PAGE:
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    Electrospun Nanofibers: Basic Principles

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    Electrospun nanofibers had been gaining importance in several areas such as the biomedical, environmental, food, textile, and biotechnology industries, amongst others. The fabrication of three-dimensional membranes through the electrospinning technique confers several characteristics that are important in the above industrial approaches such as high-to-volume radio, high surface area, controllable porosity, thickness, and mechanical properties, also the non-toxicity, biocompatibility, and biodegradability can be conferred to the scaffolds by choosing the adequate polymeric formulation. This entry discusses the characteristics and importance of electrospun nanofibers in industry.

    1. Electrospinning Technique

    Electrospinning is a technique used for the fabrication of fibers and manufacture of fibrous scaffolds [1][2][3][4][5][6][7][8][9][10][11][12][13]; its applications have increased substantially in recent years; particularly in the fields of medicine and engineering (R&D). The electrospinning technology is based on the injection of a conductive polymer solution, electrically charged and directed towards a collector, against an electrode that is grounded closing the circuit. The solution then passes through a field of electrostatic forces ranging from 15 to 50 kV, which produces a stretching effect that forms fibers from a nanometer to a micrometer range (Figure 1)[9], the solvent then evaporates and is deposited in the collector.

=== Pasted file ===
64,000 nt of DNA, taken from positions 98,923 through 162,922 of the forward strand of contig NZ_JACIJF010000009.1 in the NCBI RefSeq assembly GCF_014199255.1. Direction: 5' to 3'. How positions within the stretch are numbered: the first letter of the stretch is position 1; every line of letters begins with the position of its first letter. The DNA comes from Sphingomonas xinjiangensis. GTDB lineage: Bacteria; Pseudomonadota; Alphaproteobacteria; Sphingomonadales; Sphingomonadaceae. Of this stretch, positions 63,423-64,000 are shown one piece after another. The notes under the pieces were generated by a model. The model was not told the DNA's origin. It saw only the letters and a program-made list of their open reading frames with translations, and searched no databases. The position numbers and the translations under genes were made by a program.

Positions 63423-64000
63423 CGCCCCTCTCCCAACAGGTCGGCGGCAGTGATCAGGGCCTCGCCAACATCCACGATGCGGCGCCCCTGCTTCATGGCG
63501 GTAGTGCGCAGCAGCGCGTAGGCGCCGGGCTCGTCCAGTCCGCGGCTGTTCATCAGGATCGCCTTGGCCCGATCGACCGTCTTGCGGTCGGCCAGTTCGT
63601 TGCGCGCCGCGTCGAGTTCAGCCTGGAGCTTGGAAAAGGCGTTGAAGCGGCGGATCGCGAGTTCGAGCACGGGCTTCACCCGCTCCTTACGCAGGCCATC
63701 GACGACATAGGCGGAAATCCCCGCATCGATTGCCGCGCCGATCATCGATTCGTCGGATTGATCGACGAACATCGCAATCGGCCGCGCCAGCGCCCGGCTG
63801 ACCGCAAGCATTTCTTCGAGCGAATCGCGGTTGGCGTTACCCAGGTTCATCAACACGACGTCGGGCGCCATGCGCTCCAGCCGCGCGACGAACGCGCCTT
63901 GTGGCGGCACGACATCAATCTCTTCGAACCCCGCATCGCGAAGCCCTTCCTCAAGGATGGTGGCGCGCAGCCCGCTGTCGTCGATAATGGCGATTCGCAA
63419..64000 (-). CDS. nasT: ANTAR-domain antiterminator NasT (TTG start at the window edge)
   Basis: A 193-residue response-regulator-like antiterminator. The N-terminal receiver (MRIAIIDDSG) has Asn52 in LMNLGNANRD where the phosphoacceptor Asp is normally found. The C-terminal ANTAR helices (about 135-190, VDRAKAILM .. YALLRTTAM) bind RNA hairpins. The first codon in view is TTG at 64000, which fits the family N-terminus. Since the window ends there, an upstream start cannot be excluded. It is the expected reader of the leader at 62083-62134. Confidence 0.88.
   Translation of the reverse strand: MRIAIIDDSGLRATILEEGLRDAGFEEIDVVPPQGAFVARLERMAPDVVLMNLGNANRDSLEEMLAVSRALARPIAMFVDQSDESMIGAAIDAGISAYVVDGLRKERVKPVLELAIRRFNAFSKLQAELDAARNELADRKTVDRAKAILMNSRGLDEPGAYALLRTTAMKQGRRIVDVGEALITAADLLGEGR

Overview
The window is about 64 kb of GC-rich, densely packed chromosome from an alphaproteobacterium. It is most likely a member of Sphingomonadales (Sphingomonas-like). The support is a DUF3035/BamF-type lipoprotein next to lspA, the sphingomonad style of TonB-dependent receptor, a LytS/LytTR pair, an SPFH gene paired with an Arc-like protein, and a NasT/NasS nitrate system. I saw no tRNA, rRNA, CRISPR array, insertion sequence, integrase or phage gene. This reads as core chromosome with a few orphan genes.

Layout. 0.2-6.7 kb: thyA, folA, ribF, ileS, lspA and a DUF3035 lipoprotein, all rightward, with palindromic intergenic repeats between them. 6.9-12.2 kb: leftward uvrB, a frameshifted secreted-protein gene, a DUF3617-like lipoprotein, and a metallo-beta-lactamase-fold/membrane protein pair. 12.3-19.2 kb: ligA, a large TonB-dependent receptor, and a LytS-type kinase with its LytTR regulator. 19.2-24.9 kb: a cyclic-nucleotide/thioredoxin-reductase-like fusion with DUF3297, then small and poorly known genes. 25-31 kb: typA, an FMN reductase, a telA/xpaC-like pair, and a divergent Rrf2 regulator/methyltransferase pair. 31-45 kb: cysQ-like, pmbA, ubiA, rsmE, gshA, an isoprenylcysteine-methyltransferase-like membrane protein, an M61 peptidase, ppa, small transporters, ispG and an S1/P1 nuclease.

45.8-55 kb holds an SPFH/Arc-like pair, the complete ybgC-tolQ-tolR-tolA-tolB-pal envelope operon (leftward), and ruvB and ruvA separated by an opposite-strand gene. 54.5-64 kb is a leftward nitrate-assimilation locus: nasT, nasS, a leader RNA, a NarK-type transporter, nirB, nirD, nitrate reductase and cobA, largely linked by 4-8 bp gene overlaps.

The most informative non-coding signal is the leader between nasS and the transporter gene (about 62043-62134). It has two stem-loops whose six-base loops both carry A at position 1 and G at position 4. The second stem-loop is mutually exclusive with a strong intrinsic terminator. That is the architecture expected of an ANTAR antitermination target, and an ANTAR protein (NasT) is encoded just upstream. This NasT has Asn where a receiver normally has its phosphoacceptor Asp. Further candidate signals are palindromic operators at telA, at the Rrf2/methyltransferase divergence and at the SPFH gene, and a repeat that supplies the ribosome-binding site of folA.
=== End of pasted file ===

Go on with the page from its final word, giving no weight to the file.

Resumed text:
Figure 1. Electrospinning device set up (based on [4][8]).

    1.1. Parameters and conditions of electrospinning

    The parameters that are mainly considered to perform an optimal electrospinning process and obtain homogeneous nanofibers are as follows: applied voltage, flow velocity rate, type of collector, and distance between the collector and the tip of the dispenser of the polymeric solution. The experimental conditions are ideally carried out in a controlled atmosphere (pressure, temperature, and percentage humidity) in the electrospinning system[4]
    1.1.1. Polymer solution

    The molecular weight of the chosen polymer, the concentration used of the polymer solution, and the final viscosity are the main parameters that determine fiber formation[4]. Moreover, the final characteristic of the fibers comes from the intrinsic properties of the base polymer. This polymer solution is then loaded to a normal syringe which is mounted in a syringe pump that injects the polymeric solution to a certain rate (volume/time). The injected solution creates a drop that is charged to a high potential between 15 and 50 kV. When the voltage is applied, free electrons, ions, or ion pairs are produced and are attracted to the formed electrical field. This stimulation is adequate for conductive solutions. However, for non-conducting solutions, the voltage may be directly applied to the fluids by incorporating salts[14].

    1.1.2. Fiber formation

    The polarization of the polymeric solutions depends upon the applied voltage, generating the propulsion of a polymeric jet, this voltage works to break the surface tension and promote the fluid elasticity in the polymer solution to distort the droplet into a conical-shaped structure known as the Taylor cone[15].

    The formed jet falls to the ground creating a slight continuous polymeric filament. Then, before reaching the ground, the charged fluid is speeded in the presence of the electrostatic field[16].